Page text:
Today’s announcement that Discovery Communications was acquiring TreeHugger, the top ranked green blog, reinforces the role that blogs now play in reaching and influencing online consumers. Nonetheless, measuring this influence is an imperfect science. 

In an ideal world, influence would be measured by determining the number of people exposed and the incremental impact of that exposure on key metrics like awareness, favorability and purchase.  Surveys and panels can be used to capture self-reported data pre- and post-exposure to determine lift in key metrics.  Yet, this level of precision is impractical, too costly or, simply, not feasible to implement for most sites.  As such, proxies are required to approximate influence.

One simple proxy is site traffic – either total visits or unique visitors to a website.  Several sources track blog traffic including Compete, Technorati and the blog Truth Laid Bear.  Truth Laid Bear tracks and ranks the top 5,000 blogs based on a 45-day moving average of daily visits.  The site casts a wide net by considering corporate blogs including dozens and dozens of blogs sponsored by sports teams.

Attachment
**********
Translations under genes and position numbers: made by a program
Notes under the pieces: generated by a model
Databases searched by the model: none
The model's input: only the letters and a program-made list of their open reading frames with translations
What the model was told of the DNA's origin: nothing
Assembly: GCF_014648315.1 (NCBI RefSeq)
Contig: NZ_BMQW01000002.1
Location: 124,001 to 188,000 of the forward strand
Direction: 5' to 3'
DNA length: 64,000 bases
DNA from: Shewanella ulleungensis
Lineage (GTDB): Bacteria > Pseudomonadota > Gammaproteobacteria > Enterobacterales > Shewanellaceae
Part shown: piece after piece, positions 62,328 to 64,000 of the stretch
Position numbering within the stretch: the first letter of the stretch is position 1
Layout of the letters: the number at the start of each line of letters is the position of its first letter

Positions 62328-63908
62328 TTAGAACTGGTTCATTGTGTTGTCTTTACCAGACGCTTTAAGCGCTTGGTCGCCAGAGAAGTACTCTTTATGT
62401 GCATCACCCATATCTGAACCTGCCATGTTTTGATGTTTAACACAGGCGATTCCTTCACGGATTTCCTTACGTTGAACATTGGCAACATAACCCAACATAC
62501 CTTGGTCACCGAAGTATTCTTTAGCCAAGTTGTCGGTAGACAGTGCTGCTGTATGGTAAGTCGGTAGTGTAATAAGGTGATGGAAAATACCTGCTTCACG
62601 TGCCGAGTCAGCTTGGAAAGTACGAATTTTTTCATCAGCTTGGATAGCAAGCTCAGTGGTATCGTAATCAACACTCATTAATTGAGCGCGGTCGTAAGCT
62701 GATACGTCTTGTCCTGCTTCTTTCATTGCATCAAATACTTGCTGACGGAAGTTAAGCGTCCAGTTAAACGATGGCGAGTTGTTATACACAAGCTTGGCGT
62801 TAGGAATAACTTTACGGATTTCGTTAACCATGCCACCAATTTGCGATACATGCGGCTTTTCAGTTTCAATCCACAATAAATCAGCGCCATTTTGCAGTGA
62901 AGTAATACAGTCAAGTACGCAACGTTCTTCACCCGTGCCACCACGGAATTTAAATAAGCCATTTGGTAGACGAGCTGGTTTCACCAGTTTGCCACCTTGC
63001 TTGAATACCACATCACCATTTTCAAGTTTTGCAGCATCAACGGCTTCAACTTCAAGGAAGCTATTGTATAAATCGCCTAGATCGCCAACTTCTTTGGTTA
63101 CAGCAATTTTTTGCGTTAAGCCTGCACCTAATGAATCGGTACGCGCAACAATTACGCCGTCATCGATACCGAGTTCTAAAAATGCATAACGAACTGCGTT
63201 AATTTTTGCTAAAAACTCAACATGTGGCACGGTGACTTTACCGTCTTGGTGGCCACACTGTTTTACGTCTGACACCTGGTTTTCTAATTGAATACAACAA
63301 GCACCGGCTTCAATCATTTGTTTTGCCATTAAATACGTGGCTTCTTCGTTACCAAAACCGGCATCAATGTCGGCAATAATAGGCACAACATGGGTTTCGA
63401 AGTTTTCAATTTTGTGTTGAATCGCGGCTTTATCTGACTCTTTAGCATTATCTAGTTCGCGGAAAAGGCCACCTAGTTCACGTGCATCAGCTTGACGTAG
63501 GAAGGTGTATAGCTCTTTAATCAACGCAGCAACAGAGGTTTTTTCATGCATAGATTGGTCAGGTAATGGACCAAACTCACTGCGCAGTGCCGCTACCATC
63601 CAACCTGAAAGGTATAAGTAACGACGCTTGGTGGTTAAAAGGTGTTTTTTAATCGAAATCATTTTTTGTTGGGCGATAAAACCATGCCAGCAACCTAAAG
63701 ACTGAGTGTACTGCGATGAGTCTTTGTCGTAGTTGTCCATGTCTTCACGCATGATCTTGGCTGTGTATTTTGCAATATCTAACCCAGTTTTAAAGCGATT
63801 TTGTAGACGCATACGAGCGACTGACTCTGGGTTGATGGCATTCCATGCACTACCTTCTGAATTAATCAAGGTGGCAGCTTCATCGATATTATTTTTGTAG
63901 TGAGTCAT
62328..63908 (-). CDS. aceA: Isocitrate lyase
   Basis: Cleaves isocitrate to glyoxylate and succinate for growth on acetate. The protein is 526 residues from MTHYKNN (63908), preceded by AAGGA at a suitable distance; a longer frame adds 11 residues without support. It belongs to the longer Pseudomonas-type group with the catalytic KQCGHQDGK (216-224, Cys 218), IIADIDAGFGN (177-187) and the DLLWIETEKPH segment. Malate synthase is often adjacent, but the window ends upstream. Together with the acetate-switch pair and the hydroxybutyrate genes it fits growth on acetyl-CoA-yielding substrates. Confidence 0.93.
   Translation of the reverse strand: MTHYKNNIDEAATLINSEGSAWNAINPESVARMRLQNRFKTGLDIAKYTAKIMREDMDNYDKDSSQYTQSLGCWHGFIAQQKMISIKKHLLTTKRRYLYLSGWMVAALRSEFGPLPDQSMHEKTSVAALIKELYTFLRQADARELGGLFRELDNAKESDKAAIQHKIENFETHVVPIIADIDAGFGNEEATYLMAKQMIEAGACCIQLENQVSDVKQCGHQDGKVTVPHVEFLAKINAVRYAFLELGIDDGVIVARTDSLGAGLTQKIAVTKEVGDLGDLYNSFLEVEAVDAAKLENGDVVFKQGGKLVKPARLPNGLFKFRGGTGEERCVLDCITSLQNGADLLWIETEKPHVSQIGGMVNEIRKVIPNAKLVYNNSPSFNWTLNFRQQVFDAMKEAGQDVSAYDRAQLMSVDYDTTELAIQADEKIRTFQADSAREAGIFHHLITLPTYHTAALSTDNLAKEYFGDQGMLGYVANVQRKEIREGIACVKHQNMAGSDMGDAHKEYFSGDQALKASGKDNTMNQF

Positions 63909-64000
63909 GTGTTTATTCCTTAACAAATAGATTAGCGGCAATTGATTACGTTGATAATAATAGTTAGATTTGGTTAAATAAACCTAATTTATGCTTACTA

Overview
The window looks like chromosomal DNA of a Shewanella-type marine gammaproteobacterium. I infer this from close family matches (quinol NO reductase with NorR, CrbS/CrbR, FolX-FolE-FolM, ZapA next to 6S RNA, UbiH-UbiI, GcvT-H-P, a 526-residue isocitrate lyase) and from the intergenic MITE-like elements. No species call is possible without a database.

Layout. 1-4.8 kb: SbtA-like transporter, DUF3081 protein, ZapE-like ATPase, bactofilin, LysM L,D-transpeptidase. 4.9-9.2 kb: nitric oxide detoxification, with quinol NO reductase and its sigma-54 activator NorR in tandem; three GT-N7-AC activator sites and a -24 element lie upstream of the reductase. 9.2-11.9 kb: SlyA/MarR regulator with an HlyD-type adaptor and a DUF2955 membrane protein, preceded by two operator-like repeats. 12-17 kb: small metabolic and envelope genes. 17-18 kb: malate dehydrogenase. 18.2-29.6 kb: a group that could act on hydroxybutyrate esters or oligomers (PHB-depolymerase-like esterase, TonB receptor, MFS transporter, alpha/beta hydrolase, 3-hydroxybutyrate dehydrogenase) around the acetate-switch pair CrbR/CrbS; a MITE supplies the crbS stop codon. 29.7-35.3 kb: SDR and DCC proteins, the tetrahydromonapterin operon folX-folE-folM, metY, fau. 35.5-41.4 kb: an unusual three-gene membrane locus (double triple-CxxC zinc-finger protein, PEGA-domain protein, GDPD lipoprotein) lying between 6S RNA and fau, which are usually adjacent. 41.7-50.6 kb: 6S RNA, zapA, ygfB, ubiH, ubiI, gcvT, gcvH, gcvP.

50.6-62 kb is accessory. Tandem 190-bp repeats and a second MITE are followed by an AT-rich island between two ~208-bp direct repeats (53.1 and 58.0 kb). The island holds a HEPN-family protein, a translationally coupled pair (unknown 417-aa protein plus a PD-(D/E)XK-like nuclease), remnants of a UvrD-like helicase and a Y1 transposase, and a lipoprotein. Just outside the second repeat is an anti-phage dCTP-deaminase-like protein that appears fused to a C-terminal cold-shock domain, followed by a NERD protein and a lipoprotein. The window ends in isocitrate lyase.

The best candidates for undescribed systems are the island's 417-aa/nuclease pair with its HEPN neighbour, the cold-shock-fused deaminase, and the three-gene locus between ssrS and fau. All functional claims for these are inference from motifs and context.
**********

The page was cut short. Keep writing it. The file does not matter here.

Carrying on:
According to this Truth Laid Bear, five green blogs are ranked in the top 500 based on daily visits as follows:

Overall Rank

Blog

Daily Visits

169

TreeHugger

70,783

321

AutoblogGreen

15,500

340

Inhabitat

12,976

341

The Oil Drum

12,861

451

WorldChanging

5,974

 

Technorati also tracks “popular” blogs but it ranks them based on the number of its members that made the blog a “favorite”, rather than using a more objective site traffic metric.  In this ranking, TreeHugger is ranked 70 based on having had 293 Technorati members made the blog one of their favorites.

Compete provides a snapshot of unique monthly visitors (“People Count”) over the past 13 month period.  If we graph the top five green blogs, we see that there has been a significant increase in unique visitors on several of the top green blogs this year, and especially on TreeHugger where traffic peak in April at almost twice its 2006 average.

    

Yet, when evaluating blog influence, site traffic metrics do not tell a complete story.  Specifically, links to the blog’s content from other sites should also be considered as a significant proxy for influence.  Not only do links provide a de facto endorsement of the content; they also provide a valuable proxy for the readership of repurposed content on other sites.

Technorati and Google provide tools to quickly determine the number of links to a site.  Technorati ranks the top 100 blogs based on unique links during the past six months. (TreeHugger is ranked #21 – the only green blog on the list).  Google provides the ability to determine links for a blog like TreeHugger simply by typing “link: www.TreeHugger.com” on the site.